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The Rise and Fall of the Communist Party of Burma
eBook (ePub): $8.39
One of Asia’s longest running communist insurrections ended on the night of April 16, 1989. Its cessation was not the outcome of a successful government offensive or of a generous amnesty... More > policy, but of an all-out mutiny within the rank-and-file of the Communist Party of Burma (CPB). That night, thousands of mutineers stormed the CPB’s headquarters at Panghsang, a small town near the Chinese frontier in the Wa Hills of Burma’s northeastern Shan State. The rebellious troops seized the well-stocked armoury and other buildings, while the CPB’s aging, staunchly Maoist leadership fled headlong across the Nam Hka River into China. For the first time in history, a Communist insurgency had been defeated from within its own ranks. This is the story of the rise and fall of one of Asia’s longest-lasting and most powerful communist insurgencies. The book includes maps and unique photographs as well as charts showing how the CPB was organized before it collapsed in 1989.< Less
The Kachin: Lords of Burma's Northern Frontier
eBook (ePub): $8.39
Remarkable for their military prowess, their receptivity to Christianity, and their intricate all-embracing kinship network, the Kachins are a hardy mountain people living in the remote hills of... More > northern Burma (Myanmar), and on the peripheries of China and India. During the Second World War they strongly sided with the Allies in defending Burma against the Japanese, earning themselves sobriquets such as “amiable assassins” and “Gurkhas of Southeast Asia”. After Burma’s independence in 1948, the Kachins were given their own state, but in the early 1960s they went to war again, this time fighting for autonomy for their homeland. For half a century, funded largely by the world-renowned jade trade they control, they maintained their armed insurgency, playing a key role in Burma’s internecine struggles. In 1994 the Kachins and the Burmese government signed a cease-fire agreement. However, in June 2011 government forces broke the truce and war flared anew in the Kachin hills.< Less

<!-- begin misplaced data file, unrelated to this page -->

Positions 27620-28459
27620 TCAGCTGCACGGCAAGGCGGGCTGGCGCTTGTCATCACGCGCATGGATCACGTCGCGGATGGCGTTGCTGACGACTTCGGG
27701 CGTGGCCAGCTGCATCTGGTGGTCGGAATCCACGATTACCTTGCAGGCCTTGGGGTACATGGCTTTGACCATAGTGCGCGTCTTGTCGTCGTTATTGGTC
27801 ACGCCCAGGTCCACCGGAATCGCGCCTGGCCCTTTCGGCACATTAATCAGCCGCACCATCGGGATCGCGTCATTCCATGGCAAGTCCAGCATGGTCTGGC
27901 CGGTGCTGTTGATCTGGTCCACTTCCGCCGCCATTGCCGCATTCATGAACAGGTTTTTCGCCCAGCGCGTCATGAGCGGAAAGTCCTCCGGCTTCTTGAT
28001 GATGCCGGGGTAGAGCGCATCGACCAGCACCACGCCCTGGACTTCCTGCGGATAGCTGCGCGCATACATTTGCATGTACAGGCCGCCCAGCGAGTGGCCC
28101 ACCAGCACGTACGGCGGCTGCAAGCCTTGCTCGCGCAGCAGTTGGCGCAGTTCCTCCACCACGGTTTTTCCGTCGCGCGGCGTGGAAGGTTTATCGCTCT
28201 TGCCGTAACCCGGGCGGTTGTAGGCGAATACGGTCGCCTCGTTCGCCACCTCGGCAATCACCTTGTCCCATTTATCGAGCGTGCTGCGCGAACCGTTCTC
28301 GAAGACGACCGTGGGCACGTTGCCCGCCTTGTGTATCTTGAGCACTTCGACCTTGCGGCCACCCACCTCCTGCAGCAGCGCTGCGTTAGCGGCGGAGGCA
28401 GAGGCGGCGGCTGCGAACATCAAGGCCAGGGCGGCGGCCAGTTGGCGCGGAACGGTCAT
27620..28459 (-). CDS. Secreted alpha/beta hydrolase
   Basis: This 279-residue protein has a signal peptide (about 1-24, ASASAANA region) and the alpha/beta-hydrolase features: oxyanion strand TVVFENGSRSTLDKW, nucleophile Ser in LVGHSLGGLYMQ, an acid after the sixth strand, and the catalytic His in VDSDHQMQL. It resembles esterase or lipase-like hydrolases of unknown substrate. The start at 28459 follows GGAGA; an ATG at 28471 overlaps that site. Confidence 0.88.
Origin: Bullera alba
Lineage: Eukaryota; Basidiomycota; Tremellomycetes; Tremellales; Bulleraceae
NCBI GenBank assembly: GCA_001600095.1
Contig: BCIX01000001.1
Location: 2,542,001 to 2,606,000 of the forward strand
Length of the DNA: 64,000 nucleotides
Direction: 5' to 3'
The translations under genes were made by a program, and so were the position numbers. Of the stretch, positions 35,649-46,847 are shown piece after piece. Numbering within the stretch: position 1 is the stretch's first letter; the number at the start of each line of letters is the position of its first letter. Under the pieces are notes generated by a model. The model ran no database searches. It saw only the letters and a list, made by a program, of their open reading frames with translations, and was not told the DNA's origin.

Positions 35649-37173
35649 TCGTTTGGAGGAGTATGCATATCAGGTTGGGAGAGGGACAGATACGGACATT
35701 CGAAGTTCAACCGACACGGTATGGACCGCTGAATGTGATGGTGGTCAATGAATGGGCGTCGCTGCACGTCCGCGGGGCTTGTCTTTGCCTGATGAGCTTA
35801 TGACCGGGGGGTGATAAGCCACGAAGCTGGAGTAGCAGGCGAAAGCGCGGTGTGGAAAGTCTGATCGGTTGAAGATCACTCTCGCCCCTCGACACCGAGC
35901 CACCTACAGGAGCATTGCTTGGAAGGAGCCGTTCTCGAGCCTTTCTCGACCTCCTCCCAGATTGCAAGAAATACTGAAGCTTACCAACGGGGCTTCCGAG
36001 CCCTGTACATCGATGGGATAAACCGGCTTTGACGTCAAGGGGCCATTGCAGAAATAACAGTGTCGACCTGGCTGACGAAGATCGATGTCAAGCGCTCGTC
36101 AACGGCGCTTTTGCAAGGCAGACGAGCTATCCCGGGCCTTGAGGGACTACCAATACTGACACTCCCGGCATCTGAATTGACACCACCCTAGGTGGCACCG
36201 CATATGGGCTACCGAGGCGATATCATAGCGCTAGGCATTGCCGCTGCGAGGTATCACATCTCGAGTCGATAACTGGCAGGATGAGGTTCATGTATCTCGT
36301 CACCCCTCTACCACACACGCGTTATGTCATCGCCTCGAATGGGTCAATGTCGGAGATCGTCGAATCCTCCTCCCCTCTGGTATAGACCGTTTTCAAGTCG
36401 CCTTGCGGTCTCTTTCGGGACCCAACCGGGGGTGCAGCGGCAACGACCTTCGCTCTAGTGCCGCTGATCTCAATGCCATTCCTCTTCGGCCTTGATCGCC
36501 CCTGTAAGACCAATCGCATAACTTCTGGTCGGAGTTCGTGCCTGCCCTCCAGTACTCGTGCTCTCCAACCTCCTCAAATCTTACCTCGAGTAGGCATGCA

Outrage: Burma's Struggle for Democracy
eBook (ePub): $8.36
In 1988 Burma (now Myanmar) exploded. People rose up against their government in a massive and nationwide expression of outrage at the regime’s ruinous economic policies and repressive... More > politics. The protests were suppressed by violence on a scale even more brutal than the Chinese suppression of the demonstrations in and around Tiananmen Square the following year. Outrage is the result of many visits to Burma and its border areas, interviews with eyewitnesses and survivors of the massacres that took place in Rangoon and elsewhere in 1988. Even now, several decades later, it remains the fullest published account of these terrible events. The significance of Lintner’s book might be best gauged by the official response to the first edition, which was published in June 1989: “…a pot-pourri of maliciously selected misrepresentations, misinterpretations, fabrications, and rumour-sourced disinformation…by past master of malice, foreign journalist Bertil Lintner.” (Working People’s Daily, 1989).< Less
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